That bald eagle and all bald eagles are the national bird of the United States of America. How fricken sweet is that? The greatest bird in the world is the spirit of the greatest country in the world. Bald eagles are amazing. They can go anywhere they want, do anything they want, love anyone they want, and be anyone they want, like a firefighter or a doctor or a professional baseball player or the President. Bald eagles are like American citizens, except birds. We’re all kind of bald eagles, if you think about it.

As I marveled at that marvelous American hero floating around up in the sky, I began to get frustrated, as my incredible ancestors also blessed me with a short temper and a constant need to be doing something. Why does he get to fly around up in the sky even though there’s no wind? I thought. Is it something to do with thermoclines? I think it has to do with thermoclines. Wait, are thermoclines in the sky or in the water? Are they both? Man, why can’t I push my Kool sailboat with a little thermocline, I thought. I bet Knut and Tormund and Magnus and whatever other names my great, great, great-grandfathers had never had to deal with this lack of wind. They were such mighty men that they could muster up a gust and push an entire fleet. I bet they’d be proud of how tight of a spiral I can throw, though, I thought.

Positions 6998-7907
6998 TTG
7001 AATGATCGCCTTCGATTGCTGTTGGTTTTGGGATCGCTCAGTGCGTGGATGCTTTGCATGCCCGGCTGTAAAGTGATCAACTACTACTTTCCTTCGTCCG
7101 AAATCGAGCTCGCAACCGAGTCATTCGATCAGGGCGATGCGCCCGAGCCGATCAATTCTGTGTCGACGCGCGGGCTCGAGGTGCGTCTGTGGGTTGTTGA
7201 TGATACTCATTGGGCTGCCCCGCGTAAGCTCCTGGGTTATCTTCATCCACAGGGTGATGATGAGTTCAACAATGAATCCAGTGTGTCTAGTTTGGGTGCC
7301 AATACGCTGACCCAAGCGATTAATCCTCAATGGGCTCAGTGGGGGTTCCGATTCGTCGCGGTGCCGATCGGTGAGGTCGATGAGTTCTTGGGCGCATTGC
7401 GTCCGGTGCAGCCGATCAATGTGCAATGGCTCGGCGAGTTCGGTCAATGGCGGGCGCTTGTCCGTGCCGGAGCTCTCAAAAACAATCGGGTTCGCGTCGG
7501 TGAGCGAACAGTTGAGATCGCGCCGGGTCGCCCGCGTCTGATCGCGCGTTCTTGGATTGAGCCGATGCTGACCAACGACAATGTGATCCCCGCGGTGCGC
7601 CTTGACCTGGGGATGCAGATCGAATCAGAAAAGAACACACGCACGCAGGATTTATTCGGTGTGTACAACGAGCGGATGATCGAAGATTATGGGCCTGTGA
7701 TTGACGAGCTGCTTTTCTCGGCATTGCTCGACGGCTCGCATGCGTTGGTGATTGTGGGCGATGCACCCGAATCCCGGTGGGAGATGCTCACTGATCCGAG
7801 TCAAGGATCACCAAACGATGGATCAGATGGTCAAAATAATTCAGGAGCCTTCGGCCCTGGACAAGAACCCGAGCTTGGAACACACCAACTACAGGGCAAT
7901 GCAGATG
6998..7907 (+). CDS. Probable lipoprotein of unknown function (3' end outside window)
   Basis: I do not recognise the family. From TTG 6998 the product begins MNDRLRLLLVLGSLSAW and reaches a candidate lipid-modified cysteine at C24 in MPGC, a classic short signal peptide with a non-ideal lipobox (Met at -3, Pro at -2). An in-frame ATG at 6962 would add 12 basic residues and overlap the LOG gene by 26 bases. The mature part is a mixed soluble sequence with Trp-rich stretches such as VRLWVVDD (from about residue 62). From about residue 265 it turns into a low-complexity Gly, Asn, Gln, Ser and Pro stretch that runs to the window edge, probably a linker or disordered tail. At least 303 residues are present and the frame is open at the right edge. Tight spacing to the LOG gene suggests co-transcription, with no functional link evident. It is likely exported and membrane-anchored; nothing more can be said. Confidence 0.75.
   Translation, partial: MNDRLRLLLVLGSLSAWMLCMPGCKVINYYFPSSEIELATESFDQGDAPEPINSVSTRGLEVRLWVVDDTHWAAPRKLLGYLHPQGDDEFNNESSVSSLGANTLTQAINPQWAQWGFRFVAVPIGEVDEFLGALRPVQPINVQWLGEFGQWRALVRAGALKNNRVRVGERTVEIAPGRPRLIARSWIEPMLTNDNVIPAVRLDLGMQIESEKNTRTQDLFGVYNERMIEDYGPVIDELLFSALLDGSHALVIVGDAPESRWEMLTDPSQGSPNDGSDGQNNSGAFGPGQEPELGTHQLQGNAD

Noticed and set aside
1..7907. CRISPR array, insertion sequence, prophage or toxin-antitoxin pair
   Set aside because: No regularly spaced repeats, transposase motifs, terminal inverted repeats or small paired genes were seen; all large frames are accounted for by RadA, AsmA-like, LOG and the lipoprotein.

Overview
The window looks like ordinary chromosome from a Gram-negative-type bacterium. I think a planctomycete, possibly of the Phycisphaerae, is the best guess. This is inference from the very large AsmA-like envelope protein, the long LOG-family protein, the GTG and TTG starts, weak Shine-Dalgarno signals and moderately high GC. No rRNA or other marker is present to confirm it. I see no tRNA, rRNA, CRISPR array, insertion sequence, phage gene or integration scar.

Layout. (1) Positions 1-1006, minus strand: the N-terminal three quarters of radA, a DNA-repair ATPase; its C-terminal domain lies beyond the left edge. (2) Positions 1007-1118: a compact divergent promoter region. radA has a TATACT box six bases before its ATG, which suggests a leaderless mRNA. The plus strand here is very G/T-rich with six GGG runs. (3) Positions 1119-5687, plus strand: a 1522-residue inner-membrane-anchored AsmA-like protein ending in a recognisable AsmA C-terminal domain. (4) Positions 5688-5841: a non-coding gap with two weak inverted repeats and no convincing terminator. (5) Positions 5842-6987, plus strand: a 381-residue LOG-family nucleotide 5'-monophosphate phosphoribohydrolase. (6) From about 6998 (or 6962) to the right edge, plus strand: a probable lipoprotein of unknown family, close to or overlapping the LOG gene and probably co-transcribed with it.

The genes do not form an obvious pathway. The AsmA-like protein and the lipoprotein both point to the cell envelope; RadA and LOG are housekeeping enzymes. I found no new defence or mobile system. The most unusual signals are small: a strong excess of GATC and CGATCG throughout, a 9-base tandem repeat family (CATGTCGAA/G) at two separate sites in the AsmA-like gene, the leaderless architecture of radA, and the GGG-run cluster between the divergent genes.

Meanwhile, that bald eagle just eagled on up in the sky, as eagles are known to do. Eagles really are awesome. Ben Franklin wanted our national bird to be a turkey. How dumb is that? It’s a good thing the rest of those revolutionaries shut him up on that one. Ben Franklin probably couldn’t throw a very tight spiral.